Like in 1971, Cold War considerations colored Washington’s reaction. The American response was largely muted; they were content to overlook human rights abuses by the military regime if it meant Turkey’s continued cooperation on security issues and anti-communist efforts.

(Known as the February 28 Coup)

The Pre-Coup Political Climate 

Necmettin Erbakan’s Welfare Party, a conservative, Islamic political party, took power in 1996. They ruled in coalition with Tansu Ciller’s True Path Party. While the accession to power by an openly Islamic party was greeted with consternation by elites, years of political deadlock meant much of the public was more open to different solutions than in years past. To head off some of these concerns, the Welfare Party (WP) moved cautiously once in power – abandoning some of their more strident policies – and they increased their vote share in the 1996 by-elections.

The Coup

While the armed forces initially tolerated the status quo, in early 1997, the military confronted the cabinet with a list of demands. These demands were intended to stymie a perceived growth in Islamic influence across the state’s economic, educational, and bureaucratic systems. Under tremendous pressure, the cabinet accepted the “recommendations,” yet declined to implement the demands. The situation escalated as WP members and generals insulted each other publicly. The generals began a campaign to drum up opposition against “the fundamentalist threat,” and as pressure mounted, Ciller’s True Path Party began hemorrhaging members. [2] On June 19, Erbakan resigned.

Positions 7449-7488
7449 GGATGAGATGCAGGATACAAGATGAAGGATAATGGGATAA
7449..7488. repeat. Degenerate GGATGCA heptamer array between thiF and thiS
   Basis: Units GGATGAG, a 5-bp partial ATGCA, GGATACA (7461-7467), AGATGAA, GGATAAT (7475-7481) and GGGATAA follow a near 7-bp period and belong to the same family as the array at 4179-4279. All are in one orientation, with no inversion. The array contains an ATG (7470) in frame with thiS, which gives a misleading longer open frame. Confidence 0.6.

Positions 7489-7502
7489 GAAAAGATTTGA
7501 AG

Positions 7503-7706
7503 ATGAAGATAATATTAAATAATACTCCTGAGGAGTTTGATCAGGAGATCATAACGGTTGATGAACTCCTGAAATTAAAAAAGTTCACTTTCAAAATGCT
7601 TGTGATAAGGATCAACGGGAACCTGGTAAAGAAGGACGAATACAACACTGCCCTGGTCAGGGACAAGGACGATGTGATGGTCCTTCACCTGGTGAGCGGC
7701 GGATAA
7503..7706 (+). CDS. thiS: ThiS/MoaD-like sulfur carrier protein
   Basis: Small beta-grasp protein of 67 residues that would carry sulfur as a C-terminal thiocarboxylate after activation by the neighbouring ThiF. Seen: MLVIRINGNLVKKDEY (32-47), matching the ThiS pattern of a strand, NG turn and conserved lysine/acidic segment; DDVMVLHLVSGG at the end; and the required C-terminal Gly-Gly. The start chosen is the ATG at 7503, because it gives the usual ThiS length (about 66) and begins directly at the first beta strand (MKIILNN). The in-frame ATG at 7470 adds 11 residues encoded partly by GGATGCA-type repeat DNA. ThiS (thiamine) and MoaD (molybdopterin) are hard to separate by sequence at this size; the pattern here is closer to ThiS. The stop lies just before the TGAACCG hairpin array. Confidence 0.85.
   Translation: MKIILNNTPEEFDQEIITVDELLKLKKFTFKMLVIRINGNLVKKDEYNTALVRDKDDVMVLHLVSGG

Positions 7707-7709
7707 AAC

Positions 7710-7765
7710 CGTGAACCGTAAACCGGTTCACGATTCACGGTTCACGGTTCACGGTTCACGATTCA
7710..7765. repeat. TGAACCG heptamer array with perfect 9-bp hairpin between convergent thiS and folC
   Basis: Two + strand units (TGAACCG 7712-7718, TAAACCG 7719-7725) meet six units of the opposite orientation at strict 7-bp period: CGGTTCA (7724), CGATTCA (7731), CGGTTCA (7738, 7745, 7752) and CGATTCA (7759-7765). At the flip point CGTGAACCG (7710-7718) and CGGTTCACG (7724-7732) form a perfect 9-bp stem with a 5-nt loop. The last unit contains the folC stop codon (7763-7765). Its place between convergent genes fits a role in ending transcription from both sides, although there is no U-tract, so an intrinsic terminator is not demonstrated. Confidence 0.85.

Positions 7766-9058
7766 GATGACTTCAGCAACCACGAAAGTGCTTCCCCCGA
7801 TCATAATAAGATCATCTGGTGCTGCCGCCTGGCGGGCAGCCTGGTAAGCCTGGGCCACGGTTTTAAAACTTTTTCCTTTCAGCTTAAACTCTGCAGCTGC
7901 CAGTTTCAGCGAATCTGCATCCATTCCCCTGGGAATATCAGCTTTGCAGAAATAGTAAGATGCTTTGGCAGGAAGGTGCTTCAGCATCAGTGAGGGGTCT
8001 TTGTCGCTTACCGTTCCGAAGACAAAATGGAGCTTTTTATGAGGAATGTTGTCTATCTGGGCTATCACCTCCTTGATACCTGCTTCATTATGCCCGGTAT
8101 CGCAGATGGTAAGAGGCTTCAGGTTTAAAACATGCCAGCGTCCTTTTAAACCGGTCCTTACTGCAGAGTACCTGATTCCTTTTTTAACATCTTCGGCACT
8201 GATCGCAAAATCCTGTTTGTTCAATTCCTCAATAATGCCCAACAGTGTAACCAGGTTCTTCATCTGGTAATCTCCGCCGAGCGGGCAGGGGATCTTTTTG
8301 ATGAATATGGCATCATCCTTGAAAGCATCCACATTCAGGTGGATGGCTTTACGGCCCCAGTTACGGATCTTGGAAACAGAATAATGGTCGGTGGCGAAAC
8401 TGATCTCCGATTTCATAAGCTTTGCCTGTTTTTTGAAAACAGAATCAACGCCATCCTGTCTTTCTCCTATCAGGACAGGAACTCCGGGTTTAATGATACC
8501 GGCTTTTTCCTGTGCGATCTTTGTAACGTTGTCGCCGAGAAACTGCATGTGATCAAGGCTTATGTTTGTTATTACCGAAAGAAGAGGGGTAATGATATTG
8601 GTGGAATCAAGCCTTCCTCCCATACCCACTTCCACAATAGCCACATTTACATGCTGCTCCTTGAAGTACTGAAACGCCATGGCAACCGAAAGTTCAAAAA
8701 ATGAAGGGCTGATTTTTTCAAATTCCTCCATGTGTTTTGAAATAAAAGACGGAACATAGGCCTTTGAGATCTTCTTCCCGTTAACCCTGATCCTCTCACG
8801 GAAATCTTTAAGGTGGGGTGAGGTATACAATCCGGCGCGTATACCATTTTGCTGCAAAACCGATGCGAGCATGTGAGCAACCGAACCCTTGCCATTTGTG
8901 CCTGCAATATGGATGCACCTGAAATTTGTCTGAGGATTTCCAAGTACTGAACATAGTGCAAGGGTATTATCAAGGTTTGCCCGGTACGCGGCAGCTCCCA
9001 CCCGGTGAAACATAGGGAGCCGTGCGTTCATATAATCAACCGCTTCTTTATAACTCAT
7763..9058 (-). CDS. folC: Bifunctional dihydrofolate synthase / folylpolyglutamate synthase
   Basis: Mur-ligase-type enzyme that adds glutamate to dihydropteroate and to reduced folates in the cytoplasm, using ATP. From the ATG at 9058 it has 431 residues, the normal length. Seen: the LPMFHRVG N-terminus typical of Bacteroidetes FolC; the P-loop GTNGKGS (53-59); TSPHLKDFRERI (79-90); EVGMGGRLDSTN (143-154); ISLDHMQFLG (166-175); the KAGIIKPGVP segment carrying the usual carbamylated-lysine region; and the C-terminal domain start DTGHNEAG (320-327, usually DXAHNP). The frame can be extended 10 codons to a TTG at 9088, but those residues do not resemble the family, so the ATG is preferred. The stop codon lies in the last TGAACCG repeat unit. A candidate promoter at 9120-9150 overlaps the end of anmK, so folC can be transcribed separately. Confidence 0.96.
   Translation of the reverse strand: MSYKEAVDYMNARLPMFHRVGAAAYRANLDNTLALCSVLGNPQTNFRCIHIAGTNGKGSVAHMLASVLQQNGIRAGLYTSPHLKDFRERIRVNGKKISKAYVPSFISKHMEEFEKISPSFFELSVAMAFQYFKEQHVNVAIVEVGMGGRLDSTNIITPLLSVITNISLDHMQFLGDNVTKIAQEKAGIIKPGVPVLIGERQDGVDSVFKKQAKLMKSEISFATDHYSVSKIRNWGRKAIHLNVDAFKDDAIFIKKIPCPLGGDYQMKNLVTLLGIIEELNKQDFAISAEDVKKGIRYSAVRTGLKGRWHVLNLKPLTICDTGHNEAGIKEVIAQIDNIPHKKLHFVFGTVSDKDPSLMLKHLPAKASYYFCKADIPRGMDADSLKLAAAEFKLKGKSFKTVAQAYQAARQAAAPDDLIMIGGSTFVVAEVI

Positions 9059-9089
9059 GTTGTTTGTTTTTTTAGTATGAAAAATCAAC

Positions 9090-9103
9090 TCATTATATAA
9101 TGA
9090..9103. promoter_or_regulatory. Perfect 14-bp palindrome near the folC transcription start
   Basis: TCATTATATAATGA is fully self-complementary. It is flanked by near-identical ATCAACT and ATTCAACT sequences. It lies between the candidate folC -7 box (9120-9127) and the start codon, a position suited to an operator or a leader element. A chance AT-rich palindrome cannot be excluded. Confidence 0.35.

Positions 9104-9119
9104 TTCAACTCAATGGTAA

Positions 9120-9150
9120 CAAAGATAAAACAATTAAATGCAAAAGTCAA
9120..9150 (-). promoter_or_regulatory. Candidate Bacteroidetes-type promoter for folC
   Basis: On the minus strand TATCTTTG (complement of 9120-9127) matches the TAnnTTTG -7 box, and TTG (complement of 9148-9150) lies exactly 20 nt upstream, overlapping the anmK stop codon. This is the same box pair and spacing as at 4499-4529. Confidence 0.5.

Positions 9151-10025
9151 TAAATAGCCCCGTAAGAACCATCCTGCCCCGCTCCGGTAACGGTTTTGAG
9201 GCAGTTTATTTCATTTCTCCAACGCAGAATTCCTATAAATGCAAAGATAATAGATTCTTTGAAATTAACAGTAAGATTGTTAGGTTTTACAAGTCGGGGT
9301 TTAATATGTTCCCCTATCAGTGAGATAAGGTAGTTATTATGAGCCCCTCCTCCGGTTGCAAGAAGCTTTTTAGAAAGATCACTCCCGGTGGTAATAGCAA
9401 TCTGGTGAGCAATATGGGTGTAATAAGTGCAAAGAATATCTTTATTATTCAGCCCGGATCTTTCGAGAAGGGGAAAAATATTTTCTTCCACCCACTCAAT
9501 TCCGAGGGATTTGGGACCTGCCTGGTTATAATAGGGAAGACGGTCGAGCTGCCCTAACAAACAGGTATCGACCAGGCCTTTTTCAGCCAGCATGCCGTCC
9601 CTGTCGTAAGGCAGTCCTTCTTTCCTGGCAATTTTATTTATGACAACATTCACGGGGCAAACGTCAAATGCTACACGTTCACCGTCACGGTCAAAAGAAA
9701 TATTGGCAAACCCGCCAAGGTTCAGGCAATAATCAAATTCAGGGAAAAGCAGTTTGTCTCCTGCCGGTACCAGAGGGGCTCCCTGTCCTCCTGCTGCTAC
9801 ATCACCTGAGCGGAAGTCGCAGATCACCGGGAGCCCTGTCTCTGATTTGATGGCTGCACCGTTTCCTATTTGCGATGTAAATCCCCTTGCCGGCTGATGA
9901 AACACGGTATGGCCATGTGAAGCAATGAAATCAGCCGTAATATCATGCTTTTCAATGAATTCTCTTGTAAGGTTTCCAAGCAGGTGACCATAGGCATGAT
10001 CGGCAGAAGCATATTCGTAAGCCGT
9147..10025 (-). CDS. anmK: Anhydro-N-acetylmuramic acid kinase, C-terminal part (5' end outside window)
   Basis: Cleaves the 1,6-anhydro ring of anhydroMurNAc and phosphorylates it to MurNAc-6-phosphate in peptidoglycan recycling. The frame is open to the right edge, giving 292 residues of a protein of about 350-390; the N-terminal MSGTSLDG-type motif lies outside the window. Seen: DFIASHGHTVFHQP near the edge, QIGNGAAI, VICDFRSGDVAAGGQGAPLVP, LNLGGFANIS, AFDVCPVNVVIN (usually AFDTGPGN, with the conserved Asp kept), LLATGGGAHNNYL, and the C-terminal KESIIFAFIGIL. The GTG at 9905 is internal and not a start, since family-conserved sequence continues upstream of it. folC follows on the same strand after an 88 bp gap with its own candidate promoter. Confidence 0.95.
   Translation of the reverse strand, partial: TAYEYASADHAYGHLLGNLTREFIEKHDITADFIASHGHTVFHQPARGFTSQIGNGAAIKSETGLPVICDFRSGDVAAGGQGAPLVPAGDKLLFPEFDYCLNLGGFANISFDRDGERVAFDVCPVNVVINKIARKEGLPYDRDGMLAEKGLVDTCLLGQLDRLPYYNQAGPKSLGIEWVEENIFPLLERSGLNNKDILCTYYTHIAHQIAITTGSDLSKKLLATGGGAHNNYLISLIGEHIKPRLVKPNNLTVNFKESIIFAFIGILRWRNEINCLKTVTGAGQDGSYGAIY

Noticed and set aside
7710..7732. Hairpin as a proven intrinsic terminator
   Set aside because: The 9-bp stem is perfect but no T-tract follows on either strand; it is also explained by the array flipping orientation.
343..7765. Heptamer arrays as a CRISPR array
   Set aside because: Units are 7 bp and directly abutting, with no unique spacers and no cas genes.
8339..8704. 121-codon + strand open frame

The Post-Coup Political Climate

A coalition government headed by Mesut Yilmaz was charged with implementing the demands, and both Erbakan and the WP were banned from politics shortly thereafter. Current President Recep Tayyip Erdogan was a member of the WP, and his Justice and Development Party (known by its Turkish initials, AKP) – which was more measured on Islamic values and more pro-capitalist than the WP – later swept to victory in the 2002 national elections.

U.S.-Turkey Relations Following the Coup

The Clinton administration denounced the military’s meddling more forcefully than had previous administrations. Secretary of State Madeleine Albright declared that changes in Turkey’s government should occur “within a democratic context and with no extra-constitutional approach.” [3] Nevertheless, she had a few months prior expressed concern with Turkey’s “drift” away from secularism, and there was ultimately little concrete blowback from the U.S. government. [4]


The Pre-Coup Attempt Political Climate 

As President Ahmet Necdet Sezer’s term reached its conclusion, the AKP nominated Abdullah Gul as their candidate for the presidency. By this time, the AKP had established itself as the most politically powerful party in Turkey. With the party controlling a majority of parliamentary seats, Gul’s elevation to the presidency looked likely. 

The Coup